Why a sustainable future for journalism starts with supporting journalists
We interviewed Kevin Douglas Grant, co-founder of The GroundTruth Project, on the ethics of supporting journalists.
Kevin Douglas Grant is the co-founder and Chief Content Officer of The GroundTruth Project, a non-profit news organisation with the mission of supporting early-career journalists. To achieve its mission, The GroundTruth Project helps pay a portion of the salary and benefits of a local journalist at publications in the US, India, Nigeria and Brazil.
“If we weren’t taking care of the journalists and giving them more sustainable futures, how could we possibly create a more sustainable future for journalism?” Kevin told us at the International Journalism Festival in Perugia, Italy.
We spoke to Kevin about his work with The GroundTruth Project, and about the importance of partnerships in a media landscape. If you’d prefer to listen to the interview instead, click here.
In Old News: How would you describe the projects you’re working on right now?
Kevin: Our two signature programs are called Report For America and Report For The World. And with both of the programs, we partner directly with, local newsrooms in any country and create new positions to focus on covering news deserts, as we call them, and better covering coverage gaps and really key issues of relevance to communities.
So initially, we knew that given the importance of public interest journalism and there being a whole generation of people who wanted to make a difference by doing this work, that we could support those journalists through reporting fellowships. We really enjoyed working with more than 250 fellows in 50 countries over several years.
But we came to a point at which we realized that we could do, we thought, even more good by creating full-time positions with benefits, working with newsrooms. We essentially felt that if we weren't taking great care of the journalists and giving them more sustainable futures, how could we possibly create a more sustainable future for journalism?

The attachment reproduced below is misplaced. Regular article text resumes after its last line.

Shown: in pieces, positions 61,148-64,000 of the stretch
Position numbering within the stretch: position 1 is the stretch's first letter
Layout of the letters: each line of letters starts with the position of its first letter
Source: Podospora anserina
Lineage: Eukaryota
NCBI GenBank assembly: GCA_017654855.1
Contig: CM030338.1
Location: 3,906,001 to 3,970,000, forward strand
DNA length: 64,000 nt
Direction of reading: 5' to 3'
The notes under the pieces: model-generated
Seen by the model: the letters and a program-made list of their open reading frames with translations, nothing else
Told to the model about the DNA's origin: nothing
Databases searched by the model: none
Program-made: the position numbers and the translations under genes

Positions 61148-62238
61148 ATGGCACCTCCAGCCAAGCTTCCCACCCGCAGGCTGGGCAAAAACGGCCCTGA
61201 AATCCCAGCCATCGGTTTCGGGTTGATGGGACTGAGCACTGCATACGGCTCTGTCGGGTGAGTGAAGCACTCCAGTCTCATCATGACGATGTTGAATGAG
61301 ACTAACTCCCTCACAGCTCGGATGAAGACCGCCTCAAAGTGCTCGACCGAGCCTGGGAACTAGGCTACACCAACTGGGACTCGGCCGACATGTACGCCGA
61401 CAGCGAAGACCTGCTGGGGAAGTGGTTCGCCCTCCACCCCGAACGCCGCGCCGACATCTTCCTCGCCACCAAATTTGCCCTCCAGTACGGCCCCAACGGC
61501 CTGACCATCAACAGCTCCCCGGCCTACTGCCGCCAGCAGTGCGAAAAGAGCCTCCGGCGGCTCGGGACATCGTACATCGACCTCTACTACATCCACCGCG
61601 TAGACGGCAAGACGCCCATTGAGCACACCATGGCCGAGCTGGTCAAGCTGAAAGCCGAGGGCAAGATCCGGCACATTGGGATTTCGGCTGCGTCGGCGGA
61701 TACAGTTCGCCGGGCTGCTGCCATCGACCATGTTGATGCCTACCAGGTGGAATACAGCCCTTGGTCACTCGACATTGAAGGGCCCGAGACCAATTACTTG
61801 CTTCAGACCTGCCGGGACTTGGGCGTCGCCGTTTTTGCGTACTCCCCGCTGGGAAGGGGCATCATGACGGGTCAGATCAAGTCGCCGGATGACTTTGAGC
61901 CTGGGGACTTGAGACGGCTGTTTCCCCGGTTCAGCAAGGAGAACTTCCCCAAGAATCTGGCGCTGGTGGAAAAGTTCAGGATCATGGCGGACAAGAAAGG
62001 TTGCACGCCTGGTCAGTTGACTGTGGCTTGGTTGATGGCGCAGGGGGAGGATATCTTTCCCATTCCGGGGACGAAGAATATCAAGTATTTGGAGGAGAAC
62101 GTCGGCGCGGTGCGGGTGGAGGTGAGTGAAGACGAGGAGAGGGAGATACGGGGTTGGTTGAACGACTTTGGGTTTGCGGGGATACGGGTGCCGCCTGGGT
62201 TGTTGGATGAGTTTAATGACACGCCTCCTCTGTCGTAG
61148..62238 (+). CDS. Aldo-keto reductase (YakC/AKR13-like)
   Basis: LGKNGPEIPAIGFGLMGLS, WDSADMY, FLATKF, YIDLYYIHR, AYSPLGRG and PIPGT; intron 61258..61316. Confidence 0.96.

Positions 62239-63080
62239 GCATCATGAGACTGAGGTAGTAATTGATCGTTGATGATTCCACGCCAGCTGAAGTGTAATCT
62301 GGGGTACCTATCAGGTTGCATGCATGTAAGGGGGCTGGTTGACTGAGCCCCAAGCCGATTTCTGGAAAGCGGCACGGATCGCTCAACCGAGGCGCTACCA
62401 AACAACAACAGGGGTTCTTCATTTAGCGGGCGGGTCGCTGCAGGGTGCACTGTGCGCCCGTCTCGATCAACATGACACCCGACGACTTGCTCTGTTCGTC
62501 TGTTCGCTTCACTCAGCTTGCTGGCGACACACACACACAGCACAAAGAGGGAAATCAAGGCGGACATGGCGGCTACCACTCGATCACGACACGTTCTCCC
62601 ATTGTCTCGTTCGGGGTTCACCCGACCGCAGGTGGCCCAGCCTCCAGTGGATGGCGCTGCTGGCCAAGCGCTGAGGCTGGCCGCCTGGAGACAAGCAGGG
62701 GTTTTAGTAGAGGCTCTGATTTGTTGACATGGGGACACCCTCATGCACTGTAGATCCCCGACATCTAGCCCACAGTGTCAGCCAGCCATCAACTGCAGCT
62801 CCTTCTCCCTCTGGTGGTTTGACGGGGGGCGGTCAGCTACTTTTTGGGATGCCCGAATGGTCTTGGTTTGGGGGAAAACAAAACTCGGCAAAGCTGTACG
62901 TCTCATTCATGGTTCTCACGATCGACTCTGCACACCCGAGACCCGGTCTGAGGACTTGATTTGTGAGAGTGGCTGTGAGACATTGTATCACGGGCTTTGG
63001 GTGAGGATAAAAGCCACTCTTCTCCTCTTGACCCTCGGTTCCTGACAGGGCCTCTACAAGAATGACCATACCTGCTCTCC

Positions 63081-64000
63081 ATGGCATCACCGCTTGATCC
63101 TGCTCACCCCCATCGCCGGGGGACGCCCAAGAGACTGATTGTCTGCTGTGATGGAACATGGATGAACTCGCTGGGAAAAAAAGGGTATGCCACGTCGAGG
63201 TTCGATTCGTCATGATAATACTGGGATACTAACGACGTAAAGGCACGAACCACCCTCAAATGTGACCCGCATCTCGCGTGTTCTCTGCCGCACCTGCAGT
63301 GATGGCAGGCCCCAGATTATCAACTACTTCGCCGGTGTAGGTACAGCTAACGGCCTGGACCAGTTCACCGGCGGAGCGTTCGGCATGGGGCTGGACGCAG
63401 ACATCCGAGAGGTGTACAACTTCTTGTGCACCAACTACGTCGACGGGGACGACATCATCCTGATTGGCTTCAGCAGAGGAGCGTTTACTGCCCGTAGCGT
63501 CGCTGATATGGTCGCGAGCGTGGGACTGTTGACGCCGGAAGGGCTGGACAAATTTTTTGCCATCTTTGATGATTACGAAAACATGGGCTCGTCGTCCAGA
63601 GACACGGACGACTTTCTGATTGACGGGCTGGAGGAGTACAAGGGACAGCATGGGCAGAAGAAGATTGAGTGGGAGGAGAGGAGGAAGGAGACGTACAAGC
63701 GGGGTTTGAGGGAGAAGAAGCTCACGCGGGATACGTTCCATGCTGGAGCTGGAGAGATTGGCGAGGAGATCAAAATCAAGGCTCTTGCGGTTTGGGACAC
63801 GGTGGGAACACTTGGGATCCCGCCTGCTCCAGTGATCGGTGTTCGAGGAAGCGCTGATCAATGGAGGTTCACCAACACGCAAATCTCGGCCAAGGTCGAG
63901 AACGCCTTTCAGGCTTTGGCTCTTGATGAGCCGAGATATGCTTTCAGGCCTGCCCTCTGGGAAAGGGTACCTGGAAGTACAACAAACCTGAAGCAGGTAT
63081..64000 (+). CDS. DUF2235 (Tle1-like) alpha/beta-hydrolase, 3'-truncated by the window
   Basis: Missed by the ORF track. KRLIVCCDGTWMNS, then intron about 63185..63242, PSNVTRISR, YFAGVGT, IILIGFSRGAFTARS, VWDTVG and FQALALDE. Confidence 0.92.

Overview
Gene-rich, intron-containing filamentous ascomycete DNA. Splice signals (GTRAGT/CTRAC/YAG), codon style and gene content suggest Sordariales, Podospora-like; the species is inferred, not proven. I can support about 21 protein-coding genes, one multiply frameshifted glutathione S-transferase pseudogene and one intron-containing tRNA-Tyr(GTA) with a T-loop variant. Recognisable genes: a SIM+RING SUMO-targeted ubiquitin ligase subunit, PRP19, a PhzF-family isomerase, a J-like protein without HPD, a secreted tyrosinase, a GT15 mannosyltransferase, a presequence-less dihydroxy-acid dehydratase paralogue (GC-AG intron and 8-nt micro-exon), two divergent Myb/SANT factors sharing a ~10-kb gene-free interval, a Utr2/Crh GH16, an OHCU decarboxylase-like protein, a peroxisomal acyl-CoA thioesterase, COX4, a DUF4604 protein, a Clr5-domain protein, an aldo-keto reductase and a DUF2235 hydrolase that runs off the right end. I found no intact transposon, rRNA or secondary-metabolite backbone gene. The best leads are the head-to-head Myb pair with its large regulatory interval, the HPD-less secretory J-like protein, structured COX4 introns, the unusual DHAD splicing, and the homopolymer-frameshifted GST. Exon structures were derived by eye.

In Old News: What are some of the harms or consequences of not providing journalists with benefits or support systems?
Kevin: If you put all of the risk on the journalist, all the risk on the reporter, you're doing an ethical disservice, but you're also making it less likely that the work will be very good over time. Because if a journalist is not well taken care of, if they're dealing with an ailment that they're not able to go see a doctor about, if they're not getting proper sleep because they can't afford to live in a place that's safe and secure, you know, they're not going to be able to stand the test of time with your organization. They're going to burn out.
So, yeah, we really require that our partner newsrooms have robust benefits, health insurance and so on. Typically, that hasn't been as much of an issue in the United States, though there still have been some cases where it has been. And, you know, depending on the countries where we're working, there are certainly varying levels of support that are provided.
But it's really essential. And, you know, we're just trying to stay humble. It's something that is important in terms of our values. And it's also something that we need. We know we need to understand the norms of the ecosystems where we're working.
In Old News: Because you work in an unconventional way with journalists, what are some of the unforeseen challenges that you had while setting this up?
Kevin: Because we work in a lot of different communities with both Report For America and Report For The World. There's a certain amount of cultural competency that we lack at first, and that is why we need to take the time to build trust build respect, and know that our partners are going to know more than we do. But we will learn.
One thing that we learned pretty early on with a Report For The World Program is that once we moved outside of India and Nigeria — where the vast majority of our journalists [and] our partners speak English — once we moved to Brazil and built some partnerships with Brazilian newsrooms, that it really wasn't going to cut it to speak only English. So we began hosting all of our events, all of our training, and now all of our communications are both in Portuguese and English.
So I would say that was a really good lesson for us to learn in the first year of the program and something that we will keep applying as we forge partnerships in other countries where English is not the primary language.
In Old News: Do you have any technical or logistical tips you have for others considering working with multiple newsrooms collaboratively?